23rd Meeting of the Subsidiary Body on Scientific, Technical, and Technological Advice (SBSTTA 23) and 11th Meeting of the Ad Hoc Open-ended Working Group on Article 8(j) and Related Provisions (WG8J 11) of the Convention on Biological Diversity (CBD)
From L-R: CBD Deputy Executive Secretary David Cooper; Working Group Chair Hamdallah Zedan, Egypt; and John Scott, CBD Secretariat
Delegates to the 11th meeting of the Ad Hoc Open-ended Working Group on Article 8(j) and Related Provisions of the Convention on Biological Diversity (CBD) met throughout the day to hear opening and regional statements, address organizational matters, conduct the in-depth dialogue on the contributions of indigenous peoples and local communities (IPLCs) to the post-2020 global biodiversity framework, assess progress towards Aichi Target 18, and discuss the links between nature and culture in the post-2020 framework.
In the opening plenary, Mohawk elder Charlie Patton, Kahnawake, welcomed participants onto Mohawk territory and noted the need to “work of one mind to help heal our Mother Earth.”
Elizabeth Mrema, CBD Secretariat Officer-in-Charge, emphasized that no wisdom can be left out, and that traditional knowledge transferred between generations is key to understanding nature.
Inger Andersen, UN Environment Programme (UNEP) Executive Director, underscored that IPLCs have been deploying the solutions that “we need to rediscover to secure a sustainable future,” and stressed that environmental defenders, who work to protect nature, often pay for their efforts with their lives. Working Group Co-Chair Hamdallah Zedan (Egypt), for the COP Presidency, emphasized the need to be ambitious, inclusive, and optimistic.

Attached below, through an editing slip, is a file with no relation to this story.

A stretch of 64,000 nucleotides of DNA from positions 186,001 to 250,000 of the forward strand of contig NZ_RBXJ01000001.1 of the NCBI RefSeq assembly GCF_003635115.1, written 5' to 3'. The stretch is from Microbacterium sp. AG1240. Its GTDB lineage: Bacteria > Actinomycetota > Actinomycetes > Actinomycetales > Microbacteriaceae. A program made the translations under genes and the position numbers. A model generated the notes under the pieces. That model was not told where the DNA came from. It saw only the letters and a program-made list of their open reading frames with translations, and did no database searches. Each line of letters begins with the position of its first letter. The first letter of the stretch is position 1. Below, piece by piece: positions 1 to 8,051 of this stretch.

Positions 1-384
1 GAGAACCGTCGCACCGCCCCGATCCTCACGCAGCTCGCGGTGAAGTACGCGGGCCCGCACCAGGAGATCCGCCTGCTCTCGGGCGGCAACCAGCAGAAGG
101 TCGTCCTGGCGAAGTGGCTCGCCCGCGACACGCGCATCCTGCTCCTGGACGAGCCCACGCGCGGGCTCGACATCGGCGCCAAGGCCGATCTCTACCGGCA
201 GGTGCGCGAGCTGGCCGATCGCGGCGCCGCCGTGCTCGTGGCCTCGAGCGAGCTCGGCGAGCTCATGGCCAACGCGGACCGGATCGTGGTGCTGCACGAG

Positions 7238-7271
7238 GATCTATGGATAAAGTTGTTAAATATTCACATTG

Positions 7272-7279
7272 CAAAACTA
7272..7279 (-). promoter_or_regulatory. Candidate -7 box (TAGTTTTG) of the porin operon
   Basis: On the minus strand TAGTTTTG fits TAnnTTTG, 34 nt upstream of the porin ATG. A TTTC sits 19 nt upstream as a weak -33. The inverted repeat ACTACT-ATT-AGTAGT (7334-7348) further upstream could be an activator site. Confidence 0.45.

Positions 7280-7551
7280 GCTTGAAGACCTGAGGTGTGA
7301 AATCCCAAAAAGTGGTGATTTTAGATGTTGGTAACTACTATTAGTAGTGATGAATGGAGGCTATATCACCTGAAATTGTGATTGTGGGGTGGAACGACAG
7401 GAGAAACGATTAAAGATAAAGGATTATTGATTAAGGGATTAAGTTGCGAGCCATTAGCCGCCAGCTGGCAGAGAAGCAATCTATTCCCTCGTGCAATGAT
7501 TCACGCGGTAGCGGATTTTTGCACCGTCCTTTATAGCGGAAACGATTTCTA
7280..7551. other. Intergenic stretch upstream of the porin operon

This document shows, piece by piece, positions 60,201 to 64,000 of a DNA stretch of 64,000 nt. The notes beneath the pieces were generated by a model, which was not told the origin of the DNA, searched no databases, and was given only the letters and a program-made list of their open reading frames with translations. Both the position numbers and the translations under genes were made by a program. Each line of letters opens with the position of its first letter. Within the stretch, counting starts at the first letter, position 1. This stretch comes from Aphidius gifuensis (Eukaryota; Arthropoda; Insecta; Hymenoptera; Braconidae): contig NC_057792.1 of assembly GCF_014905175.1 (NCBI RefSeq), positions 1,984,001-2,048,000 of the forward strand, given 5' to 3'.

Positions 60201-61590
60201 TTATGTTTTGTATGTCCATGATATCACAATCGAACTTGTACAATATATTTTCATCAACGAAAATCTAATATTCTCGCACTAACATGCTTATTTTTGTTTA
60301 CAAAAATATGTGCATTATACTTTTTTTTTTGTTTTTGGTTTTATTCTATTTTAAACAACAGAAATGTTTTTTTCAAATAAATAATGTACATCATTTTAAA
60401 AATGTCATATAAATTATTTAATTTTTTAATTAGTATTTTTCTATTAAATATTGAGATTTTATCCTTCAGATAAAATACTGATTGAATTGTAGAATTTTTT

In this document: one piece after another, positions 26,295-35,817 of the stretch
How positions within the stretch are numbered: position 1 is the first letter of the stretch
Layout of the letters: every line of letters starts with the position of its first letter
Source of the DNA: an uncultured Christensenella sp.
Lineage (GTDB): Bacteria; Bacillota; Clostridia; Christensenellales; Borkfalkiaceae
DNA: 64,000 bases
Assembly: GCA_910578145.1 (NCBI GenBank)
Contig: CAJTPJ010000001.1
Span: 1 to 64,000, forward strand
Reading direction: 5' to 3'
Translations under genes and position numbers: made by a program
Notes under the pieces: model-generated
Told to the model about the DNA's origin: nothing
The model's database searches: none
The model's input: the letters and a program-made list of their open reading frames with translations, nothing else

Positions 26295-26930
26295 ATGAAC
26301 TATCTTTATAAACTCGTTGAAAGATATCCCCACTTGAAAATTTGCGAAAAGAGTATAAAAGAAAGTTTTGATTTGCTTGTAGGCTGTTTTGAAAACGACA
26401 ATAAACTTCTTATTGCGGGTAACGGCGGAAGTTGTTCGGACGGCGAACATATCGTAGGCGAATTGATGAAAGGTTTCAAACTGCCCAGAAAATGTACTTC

Regional groups, indigenous peoples’ organizations, and civil society organizations emphasized the importance of full and effective participation of IPLCs in the work of the Convention and the development of the post-2020 global biodiversity framework.
Seven IPLC representatives were designated as “Friends of the Bureau,” representing the geo-cultural regions recognized by the UN Permanent Forum on Indigenous Issues (UNPFII), and Lakpa Nuri Sherpa (Asia) was designated as Working Group Co-Chair.
Plenary then addressed an in-depth dialogue on the contribution of cultural diversity and the traditional knowledge, innovations, and practices of IPLCs to the post-2020 global biodiversity framework. Panelists highlighted the importance of: IPLCs’ inclusion in policy and decision-making; an international alliance for nature and culture; and nature-culture indicators. Delegates and participants were introduced to the concept of "ili", the place where one is born, including its natural, cultural, and spiritual identity.
In the afternoon, the Working Group unpacked almost all of the items on its agenda. Delegates and participants reviewed progress towards Aichi Target 18 (traditional knowledge); deliberated on the role of IPLCs in the development and implementation of the post-2020 global biodiversity framework; and exchanged ideas for possible elements of work aiming at reintegration of nature and culture in the post-2020 global biodiversity framework. Regarding possible institutional arrangements, some parties recommended that a permanent subsidiary body on aspects relating to IPLCs be created, while others suggested delaying relevant decisions until the content of the new programme of work is finalized.
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Specific funding for IISD Reporting Services coverage of SBSTTA 23 and WG8J 11 has been provided by the European Union (EU)